Vietnam is a country with a diverse culinary history and culture, with France and China heavily influencing the nations’ cuisine choices. Vietnamese cooking is bright, fresh, light and healthy, with a diverse array of dishes that feature a perfect balance of spice and aromatics, sweet and sour. While ingredients such as lemongrass, ginger and chilli are fundamental to a lot of dishes, you may notice distinct differences from the north, central and south of the country thanks to each region's unique climate, culture and food traditions. Whether you experience the South and the Khmer influence of salad and grilled meats, the north’s Chinese influence with less spice and more black pepper, or Central Vietnam’s blend of the two styles... the only way to really experience the array of tantalising flavours of Vietnam is to explore them all!
What to Eat: If you want to try the national dish of Vietnam, you can’t go past Pho – a beef brisket broth with noodles, herbs and chillies. It’s light on flavour but delicious none the less! Or, Com Tam is a can’t-go-wrong dish that mixes pork grill glazed with honey, fish sauce and white pepper, served with rice. It’s sweet, fragrant and texturally tantalising.
What to Drink: While it may seem like a common drink, nobody does a coffee like Vietnam! The French originally brought coffee to Indochina during the 19th century, and the Vietnamese-style coffee uses a metal drip filter over a glass containing a healthy amount of sweetened condensed milk and is served over ice.
Fun fact: Cakes are wrapped in banana or coconut leaves – these not only add an additional pleasant aroma when cooking, but are also eco-friendly as they are biodegradable.
Experience Vietnam’s Cuisine:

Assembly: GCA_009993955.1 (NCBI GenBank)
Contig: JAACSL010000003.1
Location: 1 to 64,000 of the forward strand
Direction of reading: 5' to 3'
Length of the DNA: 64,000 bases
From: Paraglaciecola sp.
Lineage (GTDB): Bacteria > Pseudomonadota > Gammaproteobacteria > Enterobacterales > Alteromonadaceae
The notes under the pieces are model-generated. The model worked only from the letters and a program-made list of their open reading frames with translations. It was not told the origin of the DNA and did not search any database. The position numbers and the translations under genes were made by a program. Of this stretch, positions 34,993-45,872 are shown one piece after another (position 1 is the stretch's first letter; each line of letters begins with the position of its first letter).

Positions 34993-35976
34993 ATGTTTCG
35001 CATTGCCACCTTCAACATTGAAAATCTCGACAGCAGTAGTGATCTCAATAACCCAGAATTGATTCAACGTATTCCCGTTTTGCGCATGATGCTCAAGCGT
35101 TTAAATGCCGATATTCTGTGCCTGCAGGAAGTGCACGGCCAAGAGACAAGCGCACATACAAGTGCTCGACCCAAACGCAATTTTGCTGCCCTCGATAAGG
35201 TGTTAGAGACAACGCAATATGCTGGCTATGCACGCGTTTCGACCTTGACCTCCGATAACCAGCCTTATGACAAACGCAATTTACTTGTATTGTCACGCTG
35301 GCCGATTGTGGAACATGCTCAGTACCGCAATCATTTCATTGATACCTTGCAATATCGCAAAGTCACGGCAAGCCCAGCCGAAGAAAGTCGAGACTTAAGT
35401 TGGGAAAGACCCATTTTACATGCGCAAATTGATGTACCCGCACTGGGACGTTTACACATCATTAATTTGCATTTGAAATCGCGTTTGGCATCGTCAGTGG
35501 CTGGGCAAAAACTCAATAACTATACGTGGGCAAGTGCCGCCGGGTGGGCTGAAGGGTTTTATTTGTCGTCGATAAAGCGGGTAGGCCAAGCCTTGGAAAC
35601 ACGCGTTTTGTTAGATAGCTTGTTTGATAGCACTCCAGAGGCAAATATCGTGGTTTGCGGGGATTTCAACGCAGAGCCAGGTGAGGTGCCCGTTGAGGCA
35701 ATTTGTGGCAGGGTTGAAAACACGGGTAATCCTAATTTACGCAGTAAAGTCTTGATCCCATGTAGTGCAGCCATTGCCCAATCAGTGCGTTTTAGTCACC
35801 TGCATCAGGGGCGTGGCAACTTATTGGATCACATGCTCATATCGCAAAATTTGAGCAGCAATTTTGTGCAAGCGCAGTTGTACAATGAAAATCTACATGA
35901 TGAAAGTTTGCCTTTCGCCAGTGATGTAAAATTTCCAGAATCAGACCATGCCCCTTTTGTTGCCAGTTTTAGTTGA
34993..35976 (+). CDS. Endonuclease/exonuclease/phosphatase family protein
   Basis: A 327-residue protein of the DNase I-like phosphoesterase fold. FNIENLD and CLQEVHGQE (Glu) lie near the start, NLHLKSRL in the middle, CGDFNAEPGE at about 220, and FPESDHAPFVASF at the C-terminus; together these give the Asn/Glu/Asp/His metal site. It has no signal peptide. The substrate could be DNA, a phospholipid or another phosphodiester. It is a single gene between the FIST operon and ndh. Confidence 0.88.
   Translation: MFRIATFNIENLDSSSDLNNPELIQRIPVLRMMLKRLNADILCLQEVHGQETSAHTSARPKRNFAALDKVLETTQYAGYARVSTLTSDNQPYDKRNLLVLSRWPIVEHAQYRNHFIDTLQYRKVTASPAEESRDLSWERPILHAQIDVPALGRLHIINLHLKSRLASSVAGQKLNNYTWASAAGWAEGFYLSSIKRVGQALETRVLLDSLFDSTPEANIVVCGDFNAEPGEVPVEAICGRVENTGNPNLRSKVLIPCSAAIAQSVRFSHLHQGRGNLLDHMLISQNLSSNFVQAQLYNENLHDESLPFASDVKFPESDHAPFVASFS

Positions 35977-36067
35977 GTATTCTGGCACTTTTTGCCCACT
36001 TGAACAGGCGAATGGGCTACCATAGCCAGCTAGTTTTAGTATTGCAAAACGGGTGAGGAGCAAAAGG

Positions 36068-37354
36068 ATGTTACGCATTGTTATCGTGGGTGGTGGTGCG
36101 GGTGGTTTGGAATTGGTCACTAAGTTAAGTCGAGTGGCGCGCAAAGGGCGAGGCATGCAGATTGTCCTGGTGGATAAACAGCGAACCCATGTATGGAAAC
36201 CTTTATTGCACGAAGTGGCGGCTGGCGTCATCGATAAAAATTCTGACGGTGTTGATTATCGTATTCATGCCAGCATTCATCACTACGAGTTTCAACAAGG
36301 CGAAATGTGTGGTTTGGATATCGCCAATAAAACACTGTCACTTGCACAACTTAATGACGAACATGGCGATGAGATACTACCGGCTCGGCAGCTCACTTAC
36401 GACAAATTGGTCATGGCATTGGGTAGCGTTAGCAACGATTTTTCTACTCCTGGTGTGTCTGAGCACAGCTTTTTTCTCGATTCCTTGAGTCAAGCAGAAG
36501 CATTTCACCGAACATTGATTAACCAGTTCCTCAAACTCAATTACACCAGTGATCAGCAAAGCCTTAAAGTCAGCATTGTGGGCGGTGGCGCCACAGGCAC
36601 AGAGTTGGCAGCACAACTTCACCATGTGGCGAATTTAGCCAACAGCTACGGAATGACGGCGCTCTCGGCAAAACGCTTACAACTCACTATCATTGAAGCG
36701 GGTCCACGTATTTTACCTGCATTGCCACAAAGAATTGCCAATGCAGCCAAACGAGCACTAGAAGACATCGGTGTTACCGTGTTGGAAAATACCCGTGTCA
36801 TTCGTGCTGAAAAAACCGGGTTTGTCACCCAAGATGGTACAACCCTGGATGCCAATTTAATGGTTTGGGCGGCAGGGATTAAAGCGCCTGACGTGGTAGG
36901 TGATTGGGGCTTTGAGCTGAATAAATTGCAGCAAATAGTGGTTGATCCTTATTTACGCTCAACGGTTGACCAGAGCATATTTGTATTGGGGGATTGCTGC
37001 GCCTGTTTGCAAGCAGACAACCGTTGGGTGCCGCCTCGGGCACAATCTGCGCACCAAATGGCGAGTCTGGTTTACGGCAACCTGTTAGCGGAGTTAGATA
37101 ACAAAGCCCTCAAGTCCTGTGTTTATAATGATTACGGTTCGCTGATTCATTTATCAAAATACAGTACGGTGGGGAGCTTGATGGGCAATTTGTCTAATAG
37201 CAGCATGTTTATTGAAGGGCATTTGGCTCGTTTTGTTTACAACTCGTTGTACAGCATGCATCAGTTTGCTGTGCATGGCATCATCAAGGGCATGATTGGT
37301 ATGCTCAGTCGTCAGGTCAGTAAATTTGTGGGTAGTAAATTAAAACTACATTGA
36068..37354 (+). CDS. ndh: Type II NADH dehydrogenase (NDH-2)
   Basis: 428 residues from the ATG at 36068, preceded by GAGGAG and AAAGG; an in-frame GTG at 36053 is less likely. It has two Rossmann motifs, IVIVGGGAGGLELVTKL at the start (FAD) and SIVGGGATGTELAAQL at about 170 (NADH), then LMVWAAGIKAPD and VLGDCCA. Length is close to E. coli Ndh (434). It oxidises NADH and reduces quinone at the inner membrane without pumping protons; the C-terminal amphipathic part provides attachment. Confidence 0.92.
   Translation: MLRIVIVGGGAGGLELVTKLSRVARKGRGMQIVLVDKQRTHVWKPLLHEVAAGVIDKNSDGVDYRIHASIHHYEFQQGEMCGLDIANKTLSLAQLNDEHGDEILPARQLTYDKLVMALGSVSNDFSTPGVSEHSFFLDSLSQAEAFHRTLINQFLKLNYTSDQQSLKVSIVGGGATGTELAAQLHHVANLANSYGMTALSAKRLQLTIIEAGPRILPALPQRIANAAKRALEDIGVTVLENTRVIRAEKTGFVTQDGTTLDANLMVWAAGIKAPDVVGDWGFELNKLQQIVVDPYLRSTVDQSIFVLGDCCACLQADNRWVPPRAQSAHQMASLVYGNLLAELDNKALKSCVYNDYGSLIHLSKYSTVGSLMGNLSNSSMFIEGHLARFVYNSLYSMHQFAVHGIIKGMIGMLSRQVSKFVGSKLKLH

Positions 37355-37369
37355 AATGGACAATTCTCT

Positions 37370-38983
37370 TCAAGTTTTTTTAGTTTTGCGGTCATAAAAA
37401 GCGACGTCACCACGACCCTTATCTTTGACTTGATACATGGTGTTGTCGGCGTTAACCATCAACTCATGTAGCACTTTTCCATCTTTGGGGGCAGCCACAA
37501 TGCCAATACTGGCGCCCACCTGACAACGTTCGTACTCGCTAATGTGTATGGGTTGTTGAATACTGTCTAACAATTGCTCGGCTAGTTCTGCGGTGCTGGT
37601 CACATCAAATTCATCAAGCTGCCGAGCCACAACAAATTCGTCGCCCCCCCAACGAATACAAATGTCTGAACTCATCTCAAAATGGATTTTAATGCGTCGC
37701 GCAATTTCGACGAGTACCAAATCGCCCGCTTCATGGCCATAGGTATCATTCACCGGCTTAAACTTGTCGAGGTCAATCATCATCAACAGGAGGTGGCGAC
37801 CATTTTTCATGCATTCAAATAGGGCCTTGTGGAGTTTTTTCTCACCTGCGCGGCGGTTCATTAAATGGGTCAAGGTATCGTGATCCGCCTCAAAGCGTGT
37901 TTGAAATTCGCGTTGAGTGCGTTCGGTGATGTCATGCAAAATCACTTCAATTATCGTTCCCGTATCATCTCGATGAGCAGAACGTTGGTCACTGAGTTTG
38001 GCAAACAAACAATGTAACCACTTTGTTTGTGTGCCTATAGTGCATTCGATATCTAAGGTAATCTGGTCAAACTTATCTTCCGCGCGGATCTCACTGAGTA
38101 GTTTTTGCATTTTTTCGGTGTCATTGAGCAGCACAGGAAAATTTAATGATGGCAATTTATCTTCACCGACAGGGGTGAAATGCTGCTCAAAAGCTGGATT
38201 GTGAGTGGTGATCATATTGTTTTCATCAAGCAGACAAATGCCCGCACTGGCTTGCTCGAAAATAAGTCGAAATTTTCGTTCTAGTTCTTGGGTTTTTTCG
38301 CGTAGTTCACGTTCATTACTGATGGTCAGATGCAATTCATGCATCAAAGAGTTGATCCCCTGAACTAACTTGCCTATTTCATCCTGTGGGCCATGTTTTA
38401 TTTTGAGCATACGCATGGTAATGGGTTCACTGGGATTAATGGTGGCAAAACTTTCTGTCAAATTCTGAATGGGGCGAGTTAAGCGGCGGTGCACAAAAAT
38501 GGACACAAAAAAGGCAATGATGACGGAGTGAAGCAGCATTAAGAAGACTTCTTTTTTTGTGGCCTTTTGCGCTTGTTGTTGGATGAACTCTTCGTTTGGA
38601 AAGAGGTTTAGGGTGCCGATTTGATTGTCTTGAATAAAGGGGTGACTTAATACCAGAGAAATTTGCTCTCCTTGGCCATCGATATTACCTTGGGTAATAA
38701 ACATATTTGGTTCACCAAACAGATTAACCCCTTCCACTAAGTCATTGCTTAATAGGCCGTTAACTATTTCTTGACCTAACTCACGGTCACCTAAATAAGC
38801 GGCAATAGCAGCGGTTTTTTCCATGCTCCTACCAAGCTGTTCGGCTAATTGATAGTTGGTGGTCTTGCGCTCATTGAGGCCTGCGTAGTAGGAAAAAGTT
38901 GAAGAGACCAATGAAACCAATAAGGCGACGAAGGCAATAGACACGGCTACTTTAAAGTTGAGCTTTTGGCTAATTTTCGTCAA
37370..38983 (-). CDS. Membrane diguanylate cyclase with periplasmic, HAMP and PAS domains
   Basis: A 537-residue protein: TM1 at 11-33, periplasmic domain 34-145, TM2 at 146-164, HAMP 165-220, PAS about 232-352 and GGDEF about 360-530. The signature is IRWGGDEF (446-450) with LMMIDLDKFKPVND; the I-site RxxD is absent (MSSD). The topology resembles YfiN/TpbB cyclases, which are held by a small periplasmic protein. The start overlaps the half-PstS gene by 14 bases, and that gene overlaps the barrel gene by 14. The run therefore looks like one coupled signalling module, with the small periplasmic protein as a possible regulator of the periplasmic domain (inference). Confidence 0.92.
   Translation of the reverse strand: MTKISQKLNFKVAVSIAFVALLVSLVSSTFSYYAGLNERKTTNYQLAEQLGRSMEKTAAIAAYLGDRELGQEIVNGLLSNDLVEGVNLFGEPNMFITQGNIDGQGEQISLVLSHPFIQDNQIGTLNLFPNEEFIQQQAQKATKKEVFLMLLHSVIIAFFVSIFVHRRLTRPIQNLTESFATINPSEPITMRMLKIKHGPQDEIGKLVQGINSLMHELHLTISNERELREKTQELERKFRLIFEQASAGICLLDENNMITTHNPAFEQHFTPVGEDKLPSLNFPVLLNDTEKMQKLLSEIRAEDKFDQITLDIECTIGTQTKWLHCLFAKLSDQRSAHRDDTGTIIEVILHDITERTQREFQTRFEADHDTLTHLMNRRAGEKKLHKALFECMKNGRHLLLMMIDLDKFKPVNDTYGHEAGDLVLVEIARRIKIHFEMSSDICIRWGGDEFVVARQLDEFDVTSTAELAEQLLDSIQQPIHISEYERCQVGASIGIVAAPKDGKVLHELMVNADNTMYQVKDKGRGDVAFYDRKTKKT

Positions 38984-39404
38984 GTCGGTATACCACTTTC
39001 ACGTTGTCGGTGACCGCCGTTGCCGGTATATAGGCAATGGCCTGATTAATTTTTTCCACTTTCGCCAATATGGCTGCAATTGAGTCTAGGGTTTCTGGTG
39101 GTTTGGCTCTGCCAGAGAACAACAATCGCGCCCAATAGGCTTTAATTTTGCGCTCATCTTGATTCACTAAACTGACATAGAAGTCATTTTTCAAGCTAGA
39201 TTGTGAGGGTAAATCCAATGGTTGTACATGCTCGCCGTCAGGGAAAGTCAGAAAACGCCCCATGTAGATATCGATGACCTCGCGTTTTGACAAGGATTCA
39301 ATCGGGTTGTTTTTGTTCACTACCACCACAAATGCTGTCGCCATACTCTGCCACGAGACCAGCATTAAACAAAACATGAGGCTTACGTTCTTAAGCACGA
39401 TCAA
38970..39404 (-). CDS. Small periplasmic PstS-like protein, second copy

Unlock the secrets of Vietnam's cuisine on the Best Of Vietnam trip. Explore the cultural highlights of Vietnam, with visits to bustling cities and stunning highlands. Along the way, visit markets with a chef who will give an overview of typical Vietnamese ingredient,s before heading to a local home where traditional Vietnamese dishes are prepared fresh for you!!
Spend a day in Morocco and you’ll soon realise why it is ranked as one of the top culinary destinations in the world. With subtle spices of saffron, cumin, ginger, cinnamon and caraway influenced by the Arabs, sweet and sour notes from the Persians, Southern European ingredients such as olives, olive oil, fruit and tomatoes, and decadent sweets from French patisseries, it is the delicious combination of flavours that make the cuisine so heavenly unique. Enhanced with apricots, figs, dates and raisins, preserved lemons and nuts such as almonds and pistachios, every bite is a mouthwatering exploration of the imperial and trade influences that have blended into Morocco's culture.
What to Eat: It goes without saying that a tagine is the must-try dish when visiting Morocco. This is the nation's most popular dish, and for good reason! A stew of meat is cooked with vegetables such as carrots and potatoes, in a conical shaped dish famous for its uniquely moist and hot cooking environment. Meat variations include beef with almonds and quinces, chicken with olive and lemon, or lamb with apricots.
What to Drink: Morocco’s mint tea is an integral part of Moroccan culture and is a green tea base with lots of mint and a heavy-handed serving of sugar. Served at the end of every meal, making a good mint tea is considered an art form and is one of the important rituals of the day!
Fun Fact: It is impolite to say no to meat when offered in Morocco.
Experience Morocco’s Cuisine:
Explore the Markets, Gardens and Food of Morocco on a cultural walking tour with Mary Moody in April 2017!